1. Determine whether the mixture is random.

2. If results indicate that the mixture cannot be considered as random, characterize the scale and intensity of segregation of the mixture. These parameters describe the average distance between clumps of the same component and the average deviation of the concentration from the mean concentration.

The distribution in the randomly mixed system is given by the binomial distribution, which describes the probability, Pll, of finding x particles of the minor component in each sample consisting of n particles:

(1)

where cP is the volume fraction of the minor component in the random mixture and the binomial coefficient is given by

(n') n!

x - x!(n - x)!

The variance, 1"2, and the coefficient of variation, [3, for the binomial distribution are given by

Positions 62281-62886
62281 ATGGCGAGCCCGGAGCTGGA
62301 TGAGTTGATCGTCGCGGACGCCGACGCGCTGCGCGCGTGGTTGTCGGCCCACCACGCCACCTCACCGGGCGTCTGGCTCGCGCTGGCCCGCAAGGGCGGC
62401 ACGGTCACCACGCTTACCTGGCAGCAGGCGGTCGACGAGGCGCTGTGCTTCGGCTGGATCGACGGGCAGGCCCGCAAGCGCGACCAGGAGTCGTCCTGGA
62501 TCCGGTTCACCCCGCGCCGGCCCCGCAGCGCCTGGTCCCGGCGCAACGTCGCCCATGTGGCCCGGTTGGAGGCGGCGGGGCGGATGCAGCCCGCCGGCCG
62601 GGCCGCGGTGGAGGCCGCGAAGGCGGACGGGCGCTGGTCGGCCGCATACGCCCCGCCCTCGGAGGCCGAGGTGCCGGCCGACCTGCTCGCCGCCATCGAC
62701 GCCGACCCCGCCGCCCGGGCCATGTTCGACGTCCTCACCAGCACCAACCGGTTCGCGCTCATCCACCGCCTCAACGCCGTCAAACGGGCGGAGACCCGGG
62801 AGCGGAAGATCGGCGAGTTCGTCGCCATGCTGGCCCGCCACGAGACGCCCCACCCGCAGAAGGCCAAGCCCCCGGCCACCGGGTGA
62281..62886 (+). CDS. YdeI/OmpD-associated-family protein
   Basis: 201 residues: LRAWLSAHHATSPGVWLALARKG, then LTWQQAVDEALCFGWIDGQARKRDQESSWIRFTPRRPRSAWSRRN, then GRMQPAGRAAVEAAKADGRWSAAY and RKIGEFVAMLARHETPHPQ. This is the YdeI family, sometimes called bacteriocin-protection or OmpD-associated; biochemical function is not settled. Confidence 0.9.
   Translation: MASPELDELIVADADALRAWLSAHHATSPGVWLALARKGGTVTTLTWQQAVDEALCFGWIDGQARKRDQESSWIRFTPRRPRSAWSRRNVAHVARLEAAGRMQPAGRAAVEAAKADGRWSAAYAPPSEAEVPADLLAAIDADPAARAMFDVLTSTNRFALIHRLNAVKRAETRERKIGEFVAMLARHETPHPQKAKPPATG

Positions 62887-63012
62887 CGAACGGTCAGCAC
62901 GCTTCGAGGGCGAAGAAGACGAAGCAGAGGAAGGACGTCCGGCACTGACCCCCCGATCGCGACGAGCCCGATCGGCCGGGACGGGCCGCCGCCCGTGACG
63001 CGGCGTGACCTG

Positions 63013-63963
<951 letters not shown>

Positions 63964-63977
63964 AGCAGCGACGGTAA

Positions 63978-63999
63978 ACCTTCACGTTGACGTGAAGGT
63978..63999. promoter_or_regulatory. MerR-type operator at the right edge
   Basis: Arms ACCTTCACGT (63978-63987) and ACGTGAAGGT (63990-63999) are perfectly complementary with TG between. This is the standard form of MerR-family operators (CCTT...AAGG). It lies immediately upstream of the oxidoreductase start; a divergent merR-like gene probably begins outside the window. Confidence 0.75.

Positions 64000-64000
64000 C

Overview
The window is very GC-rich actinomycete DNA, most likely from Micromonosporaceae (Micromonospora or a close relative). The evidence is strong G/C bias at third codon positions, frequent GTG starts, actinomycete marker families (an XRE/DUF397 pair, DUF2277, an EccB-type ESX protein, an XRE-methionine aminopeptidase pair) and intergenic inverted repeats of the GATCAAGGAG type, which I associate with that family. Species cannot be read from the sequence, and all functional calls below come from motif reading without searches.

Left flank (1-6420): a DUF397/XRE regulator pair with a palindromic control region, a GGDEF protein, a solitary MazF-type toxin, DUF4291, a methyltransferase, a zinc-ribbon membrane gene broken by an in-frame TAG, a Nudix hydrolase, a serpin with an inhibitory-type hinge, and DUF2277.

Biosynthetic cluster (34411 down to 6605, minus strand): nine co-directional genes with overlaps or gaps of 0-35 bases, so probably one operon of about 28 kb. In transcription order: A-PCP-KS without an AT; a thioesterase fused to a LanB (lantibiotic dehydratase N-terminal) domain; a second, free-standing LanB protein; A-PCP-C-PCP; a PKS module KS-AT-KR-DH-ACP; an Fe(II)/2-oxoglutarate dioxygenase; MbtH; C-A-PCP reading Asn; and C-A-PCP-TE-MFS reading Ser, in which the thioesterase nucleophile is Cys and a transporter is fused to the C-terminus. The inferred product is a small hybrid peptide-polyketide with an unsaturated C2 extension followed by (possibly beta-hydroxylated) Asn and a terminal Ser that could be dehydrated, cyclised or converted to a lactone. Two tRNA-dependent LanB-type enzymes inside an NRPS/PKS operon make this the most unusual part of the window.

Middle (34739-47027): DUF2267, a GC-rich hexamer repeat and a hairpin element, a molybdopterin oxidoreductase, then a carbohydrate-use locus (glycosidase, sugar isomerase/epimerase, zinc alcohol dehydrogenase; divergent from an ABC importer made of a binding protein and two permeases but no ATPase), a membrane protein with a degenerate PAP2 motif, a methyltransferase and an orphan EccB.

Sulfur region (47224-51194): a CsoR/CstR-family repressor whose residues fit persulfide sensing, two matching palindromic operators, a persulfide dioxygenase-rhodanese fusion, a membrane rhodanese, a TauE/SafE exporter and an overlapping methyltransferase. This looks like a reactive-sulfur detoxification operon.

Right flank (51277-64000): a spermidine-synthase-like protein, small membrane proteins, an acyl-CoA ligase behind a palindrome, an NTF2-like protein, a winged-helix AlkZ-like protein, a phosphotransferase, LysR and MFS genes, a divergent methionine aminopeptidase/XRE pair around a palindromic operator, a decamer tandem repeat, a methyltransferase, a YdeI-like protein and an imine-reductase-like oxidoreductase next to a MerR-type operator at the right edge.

(2)

cpo - CP)

1"2 =

(3)

n

and

(4)

; ! \

j i

t

--~-~.~-------------------

Applications of Continuous Mixers / 375

To determine if a mixture is random or not, N samples of n particles each are taken from all parts of the mixture. The concentration of each sample is then determined through analytical, spectroscopic, or optical means. The mean of the samples, c, and their variance, S2, are then determined:

N
{= L C; (5)
N ;~I
N
s2 = L (C; - CP)2 (6)
N i=j Obviously, significant deviation of c from !lJ indicates a sampling error. The ratio s2/T2 is computed and compared with tabulated values of x21I chi square (X2) over degree of freedom (f), to test the hypothesis that the system is a random mixture. If the mixture is found not to be random, two parameters, intensity and scale of segregation, are necessary to characterize the mixture.